“Why I Am a Social Worker” by Diana S. Richmond Garland

reviewed by Heidi Unruh

why“I truly believe that every fiber of my being is a social worker. It’s what God created me for,” attests Allison Porter, who helps hospital patients and their families. “By my actions and my acceptance and my caring and my support, I can show what Christ is like.”

This sense of deep satisfaction in their profession radiates from the stories of Christian social workers that provide the substance of this book. Though diverse in their job descriptions and demographics, those profiled share a view of social work “not just as their occupation, but also as an opportunity to live out their Christian beliefs and commitments.” Their personal histories have found meaning in partnership with God’s larger story of redemption.

Diana Garland, founding dean of Baylor University’s School of Social Work, initially planned this book as an introduction to the range of professional options for Christians in social work. But then the stories took over. The book became an exploration of social workers’ life journeys, charting the paths that led them to this occupation and sustain them through its many challenges. Based on in-depth interviews, the 25 profiles are organized by fields of practice (e.g., children and adolescents, mental health, criminal justice), and are framed by helpful reflections in the introductory and concluding chapters. Each story is followed by questions designed to help other social workers interact with the text.

From this narrative approach, the theme of “calling” emerges as the intersection of faith, work and life purpose. Though this term is typically associated with the origin stories of pastors and missionaries, many of those interviewed also describe being spiritually called or drawn into social work. Often this awareness came only in retrospect, as they looked back to trace God’s hand in their career choices. These narratives encourage readers to reflect on the relationship between faith and vocation. Do we have a calling or merely a job? How does following Jesus motivate and guide our daily work?

Garland observes that social workers’ spiritual drive did not correlate with whether their organizational setting was a public agency, a secular nonprofit or a religiously affiliated organization. Faith may be vital to social workers regardless of the context in which they serve. “Faith as a motivation for serving is a different matter, of course, than religion and faith being an actual focus in the work with clients.” This distinction adds important nuance to public policy discussions about government partnerships with faith-based nonprofits.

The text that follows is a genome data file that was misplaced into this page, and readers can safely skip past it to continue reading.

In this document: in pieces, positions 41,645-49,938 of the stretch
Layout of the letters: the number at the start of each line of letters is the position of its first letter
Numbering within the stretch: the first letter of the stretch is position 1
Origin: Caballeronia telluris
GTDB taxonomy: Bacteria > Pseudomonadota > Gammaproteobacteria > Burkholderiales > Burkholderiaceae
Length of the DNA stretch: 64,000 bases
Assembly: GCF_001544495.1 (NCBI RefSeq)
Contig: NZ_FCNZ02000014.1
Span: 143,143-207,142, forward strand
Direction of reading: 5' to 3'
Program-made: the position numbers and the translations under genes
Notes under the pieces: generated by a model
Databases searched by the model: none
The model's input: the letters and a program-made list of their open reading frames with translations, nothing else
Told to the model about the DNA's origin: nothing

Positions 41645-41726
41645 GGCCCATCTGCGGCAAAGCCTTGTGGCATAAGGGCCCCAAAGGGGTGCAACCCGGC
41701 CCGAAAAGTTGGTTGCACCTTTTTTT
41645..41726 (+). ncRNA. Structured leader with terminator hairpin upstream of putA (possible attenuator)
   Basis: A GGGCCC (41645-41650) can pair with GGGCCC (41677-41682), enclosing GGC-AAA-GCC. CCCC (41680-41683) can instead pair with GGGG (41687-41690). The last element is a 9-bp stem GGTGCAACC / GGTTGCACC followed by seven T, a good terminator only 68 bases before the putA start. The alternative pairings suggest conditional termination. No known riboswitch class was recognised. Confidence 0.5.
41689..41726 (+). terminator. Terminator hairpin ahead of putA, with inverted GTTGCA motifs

The social work profession has often regarded religion with suspicion or outright hostility. Thanks in part to the thoughtful leadership of the North American Association of Christians in Social Work (which published this book), Christians have been navigating ways to integrate faithful spirituality and ethical, professional practice. This book highlights how social workers support clients in drawing on the resources of faith, such as by praying with a family after the death of a child, in response to a parent’s request. At the same time, social workers honor the professional values of self-determination and respect by providing quality care to all people without judging their beliefs or choices. Their faith calls them into social work—but not for the explicit purpose of imparting their faith to others. As Garland puts it, “Their care is a louder message than their words.”

The profiles suggest that faith helps to balance serving individuals and working toward systemic change. Jesus’ example inspires social workers to integrate personal compassion with macro-level concerns of social justice and community development. Faith also guides social workers to accept the limitations of their ability to bring about change while holding onto the belief that God can work through them to redeem any situation. Christian social workers are agents of open-eyed hope.

For current or prospective social workers, this book will deepen your understanding and appreciation for the profession. Regardless of vocation, readers will find inspiration in these stories of people who have given their lives to Jesus’ call to serve those who are wounded and marginalized.

I approached my review of Why I Am a Social Worker: 25 Christians Tell Their Life Stories as a tribute to Diana Garland, whose death last year from cancer has left a hole in the profession and in many hearts.  But as befits a career that so graciously merged excellence with humility, Garland’s final book passes the tribute on to all who have embraced the calling that she loved. She closes the book by praying for “my brothers and sisters in this caravan seeking God’s kingdom on earth, as it is in heaven: … [God,] Give us courage to go, step by step, with one another and with you.”

Heidi Unruh is a consultant, writer and trainer equipping churches and nonprofits for effective, holistic community outreach. Her books include Churches That Make a Difference and Hope for Children in Poverty.

 

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